SEB isn’t about fulfilling regulatory requirements, it’s about making a real difference.
Torun Gadderud, Executive Client Relationship Manager, discusses how she has grown long-term at SEB, despite having a background from a completely different industry before joining.
Torun is an Executive Client Relationship Manager and has been working in banking for 23 years. She’s been with SEB since 2018.
What do relationships mean to you personally?
“It’s the heart of the whole business that we’re operating. It’s easy to say that the client is the most important, but to really demonstrate that is hard. You need to think long-term in terms of the client and the colleagues. What SEB is doing, even during tough times like the 2020 pandemic is standing by the clients. This long-term mindset is important to me. It allows us to see the consequences of our actions, both good and bad.”
What do you feel makes SEB a friendly and welcoming environment?
“It’s the people. A positive attitude is key to an enjoyable workplace. We are allowed to give our opinions, we are asked for them, and we are made to feel important. When people feel seen, they want to do their best, and this creates a healthy company culture.”
“Even when you have different opinions, everyone deserves respect. I believe this respect will go a long way in developing trust and teamwork. The most difficult task is to have effective communication and practice active listening. An environment where everyone feels they have a voice is important.”
How important is it for you to stay curious and continue to grow?
“Staying curious is the key to development. I came into banking in 2001 with an education and background in the hotel industry. My growth journey in the finance sector and gaining new responsibilities is what makes me excited to get up in the morning. You can always learn from clients, colleagues, and the organisation. If I couldn’t, I don’t think I would be working here.”
“Working in coverage, where your clients are professional family offices and private wealthy individuals, less women are traditionally employed over men. When I came to SEB I was pushed forward and encouraged as much as any man. SEB has shown me a lot of trust and given me important clients. SEB needs to continue to develop this diversity further.”
Do you think SEB’s encouragement of curiosity and development has led to longer careers in the company?
“I think so, and I think it’s so important. They have new and different skills, and we can learn from them, but they can also learn from older colleagues too. If you are eager to learn, especially with the upcoming technologies, it gives you a way of understanding how society will look in the future. SEB takes care of all their employees, young and old.”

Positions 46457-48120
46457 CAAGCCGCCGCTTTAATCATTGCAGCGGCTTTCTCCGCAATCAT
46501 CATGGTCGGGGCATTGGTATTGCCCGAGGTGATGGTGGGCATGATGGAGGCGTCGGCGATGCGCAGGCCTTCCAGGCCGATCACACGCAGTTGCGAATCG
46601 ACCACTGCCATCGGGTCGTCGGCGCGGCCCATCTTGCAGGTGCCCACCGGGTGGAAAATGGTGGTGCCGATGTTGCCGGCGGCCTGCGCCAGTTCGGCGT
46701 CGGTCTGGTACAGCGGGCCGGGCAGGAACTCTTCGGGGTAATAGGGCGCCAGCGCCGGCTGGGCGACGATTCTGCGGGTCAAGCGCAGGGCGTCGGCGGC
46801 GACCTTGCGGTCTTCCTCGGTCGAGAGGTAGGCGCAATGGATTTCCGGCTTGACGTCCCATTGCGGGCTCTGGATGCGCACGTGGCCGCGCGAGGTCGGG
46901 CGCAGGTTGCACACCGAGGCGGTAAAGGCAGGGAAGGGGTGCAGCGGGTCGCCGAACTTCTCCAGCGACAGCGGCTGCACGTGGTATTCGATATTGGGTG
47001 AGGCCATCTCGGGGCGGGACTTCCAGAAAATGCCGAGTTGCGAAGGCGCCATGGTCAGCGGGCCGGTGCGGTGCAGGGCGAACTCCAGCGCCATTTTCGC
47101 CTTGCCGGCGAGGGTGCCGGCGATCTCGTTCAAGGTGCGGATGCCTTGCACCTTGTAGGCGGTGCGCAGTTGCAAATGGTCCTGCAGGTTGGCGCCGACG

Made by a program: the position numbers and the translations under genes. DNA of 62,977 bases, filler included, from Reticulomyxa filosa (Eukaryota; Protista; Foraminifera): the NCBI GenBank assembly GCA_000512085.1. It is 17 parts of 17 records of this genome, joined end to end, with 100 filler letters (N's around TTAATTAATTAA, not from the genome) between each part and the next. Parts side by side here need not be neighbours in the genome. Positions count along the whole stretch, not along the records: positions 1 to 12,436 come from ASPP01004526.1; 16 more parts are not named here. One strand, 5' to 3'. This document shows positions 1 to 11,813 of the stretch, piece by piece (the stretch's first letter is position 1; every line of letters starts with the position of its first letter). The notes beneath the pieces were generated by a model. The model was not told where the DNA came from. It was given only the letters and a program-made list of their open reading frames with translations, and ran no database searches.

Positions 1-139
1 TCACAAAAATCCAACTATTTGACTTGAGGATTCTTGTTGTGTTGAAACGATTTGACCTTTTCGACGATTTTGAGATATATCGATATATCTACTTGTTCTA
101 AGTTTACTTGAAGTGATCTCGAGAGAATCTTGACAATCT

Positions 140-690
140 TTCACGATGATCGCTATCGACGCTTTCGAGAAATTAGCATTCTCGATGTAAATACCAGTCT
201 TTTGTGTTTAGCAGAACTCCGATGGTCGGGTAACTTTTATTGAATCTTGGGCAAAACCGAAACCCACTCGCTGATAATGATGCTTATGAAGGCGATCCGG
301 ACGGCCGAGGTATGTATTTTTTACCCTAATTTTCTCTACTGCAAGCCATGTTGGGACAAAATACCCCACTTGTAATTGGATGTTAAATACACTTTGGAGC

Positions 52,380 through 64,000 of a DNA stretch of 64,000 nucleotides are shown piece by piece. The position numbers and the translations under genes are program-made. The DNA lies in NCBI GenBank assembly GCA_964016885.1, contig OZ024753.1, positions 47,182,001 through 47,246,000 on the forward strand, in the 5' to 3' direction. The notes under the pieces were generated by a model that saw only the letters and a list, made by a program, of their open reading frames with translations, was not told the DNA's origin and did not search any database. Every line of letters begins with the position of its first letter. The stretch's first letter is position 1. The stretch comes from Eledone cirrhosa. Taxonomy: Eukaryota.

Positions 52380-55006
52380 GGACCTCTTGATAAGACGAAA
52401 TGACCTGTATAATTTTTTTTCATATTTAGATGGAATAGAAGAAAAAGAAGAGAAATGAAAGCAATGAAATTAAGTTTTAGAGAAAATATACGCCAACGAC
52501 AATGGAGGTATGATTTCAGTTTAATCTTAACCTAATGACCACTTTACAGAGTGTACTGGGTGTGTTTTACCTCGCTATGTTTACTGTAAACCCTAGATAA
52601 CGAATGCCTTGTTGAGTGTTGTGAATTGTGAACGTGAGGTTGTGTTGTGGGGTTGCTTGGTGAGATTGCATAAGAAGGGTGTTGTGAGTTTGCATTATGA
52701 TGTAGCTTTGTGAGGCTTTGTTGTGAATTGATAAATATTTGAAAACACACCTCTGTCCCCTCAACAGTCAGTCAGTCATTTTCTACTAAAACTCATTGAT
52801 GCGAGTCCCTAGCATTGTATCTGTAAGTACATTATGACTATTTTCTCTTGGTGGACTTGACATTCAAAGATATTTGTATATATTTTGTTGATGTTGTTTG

What does ‘innovating for a sustainable future’ mean to you personally?
“It’s why I want to work in finance; knowing you can be in finance and have an impact on driving discussion on this important topic with our clients is essential. To make sure capital is flowing in the right direction. It’s not just about making people rich, but also about being a vital part in building a sustainable world.”
How does SEB positively impact society?
“SEB looks at it as a transformation. It’s not only about fulfilling regulatory requirements, it's about making a real difference. The banking sector is crucial to the modern economy and our role is to take in funds, pool them and lend them to those who need funds. A bank has the influence to guide customer behaviour towards sustainability. SEB has an important role in this transformation.”
What do you think is on the horizon that will be impactful in the world of finance and sustainability?
“It’s hard not to say technology. It is a revolution that has already changed our daily habits and we can also use it to improve lives. An example is that technology can promote education and women in the third world can be empowered once they have education and access to funds. Lack of financial opportunity for women is a global problem as they have a potential to influence a better future. Impact investing is something the bank is putting focus on at the moment, which means a lot to me.”
How do you practice sustainability in your everyday life?
“I have decreased eating meat to maximum 2 times per week. I’ve also stopped shopping fast fashion and started recycling as much as possible. I am looking at labels when shopping and reducing the use of plastic by bringing my own bag for fruit and vegetables. I’m also driving less and using the free of charge collective transport in Luxembourg.”